Race to Top Winners Push to Fulfill Promises
Making plans real is proving a challenge at grants' midpoint
As the 12 Race to the Top winners reach the midpoint of their four-year, $4 billion federal grant program, states are shifting their work from the planning stages to what is perhaps the more difficult part: implementing new programs and school improvement efforts in the classroom.
This critical midpoint comes as President Barack Obama, who considers the initiative one of his signature domestic-policy achievements, campaigns for a second term. Race to the Top became a bragging point in several speeches at the Democratic National Convention this month, while some of its components took a beating at the Republicans' gathering last month. ( "Nominees Serve Up Stark Differences on Education," Sept. 12, 2012.)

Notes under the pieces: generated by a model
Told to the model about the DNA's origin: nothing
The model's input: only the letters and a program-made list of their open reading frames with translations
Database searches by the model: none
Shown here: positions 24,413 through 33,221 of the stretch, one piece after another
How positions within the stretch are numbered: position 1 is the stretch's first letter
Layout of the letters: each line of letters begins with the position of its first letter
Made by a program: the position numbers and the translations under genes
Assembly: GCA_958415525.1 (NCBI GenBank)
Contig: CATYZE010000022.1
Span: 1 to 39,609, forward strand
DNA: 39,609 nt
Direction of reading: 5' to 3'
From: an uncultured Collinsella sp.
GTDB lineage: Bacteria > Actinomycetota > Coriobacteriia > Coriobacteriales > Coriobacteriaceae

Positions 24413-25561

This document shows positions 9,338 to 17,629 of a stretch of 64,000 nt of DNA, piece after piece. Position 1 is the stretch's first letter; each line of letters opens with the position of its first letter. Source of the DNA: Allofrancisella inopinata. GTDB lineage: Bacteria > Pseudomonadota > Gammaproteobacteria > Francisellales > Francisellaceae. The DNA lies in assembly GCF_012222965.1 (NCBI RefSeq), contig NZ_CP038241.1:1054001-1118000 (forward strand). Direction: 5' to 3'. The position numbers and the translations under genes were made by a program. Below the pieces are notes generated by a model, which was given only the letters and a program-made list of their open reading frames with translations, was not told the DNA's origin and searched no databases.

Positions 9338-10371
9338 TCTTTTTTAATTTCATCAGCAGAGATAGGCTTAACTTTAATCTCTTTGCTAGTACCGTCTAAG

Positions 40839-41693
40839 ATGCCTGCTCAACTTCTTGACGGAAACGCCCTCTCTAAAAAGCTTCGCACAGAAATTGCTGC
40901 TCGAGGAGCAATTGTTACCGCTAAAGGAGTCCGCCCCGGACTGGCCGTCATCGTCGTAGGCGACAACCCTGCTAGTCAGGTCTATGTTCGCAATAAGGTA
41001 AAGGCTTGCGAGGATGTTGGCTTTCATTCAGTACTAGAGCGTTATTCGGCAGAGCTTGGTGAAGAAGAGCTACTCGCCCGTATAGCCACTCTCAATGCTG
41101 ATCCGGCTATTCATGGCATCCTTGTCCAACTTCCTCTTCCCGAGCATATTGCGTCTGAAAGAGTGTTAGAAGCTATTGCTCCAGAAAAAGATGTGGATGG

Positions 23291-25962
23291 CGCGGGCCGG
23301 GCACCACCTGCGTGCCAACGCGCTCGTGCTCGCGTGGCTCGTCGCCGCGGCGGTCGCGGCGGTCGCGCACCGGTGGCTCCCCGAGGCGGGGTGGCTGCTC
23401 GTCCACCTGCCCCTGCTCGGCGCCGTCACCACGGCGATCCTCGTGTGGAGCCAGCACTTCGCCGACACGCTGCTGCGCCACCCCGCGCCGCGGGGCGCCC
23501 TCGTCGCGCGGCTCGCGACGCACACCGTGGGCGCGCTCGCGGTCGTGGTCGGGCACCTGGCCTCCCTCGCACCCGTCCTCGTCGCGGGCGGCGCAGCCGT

Race to the Top was even invoked last week during the Chicago teachers' strike because revamping teacher evaluations to include student performance—a key sticking point between the union and the district—is also a focus...
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- Ann Arbor Public Schools, Ann Arbor, MI
- Roaring Fork School District, Carbondale, CO
- Chief Academic Officer
- Maryland State Department of Education, MD
- Portola Valley School District, Portola Valley, CA
- Chattahoochee Hills Charter School, Multiple Locations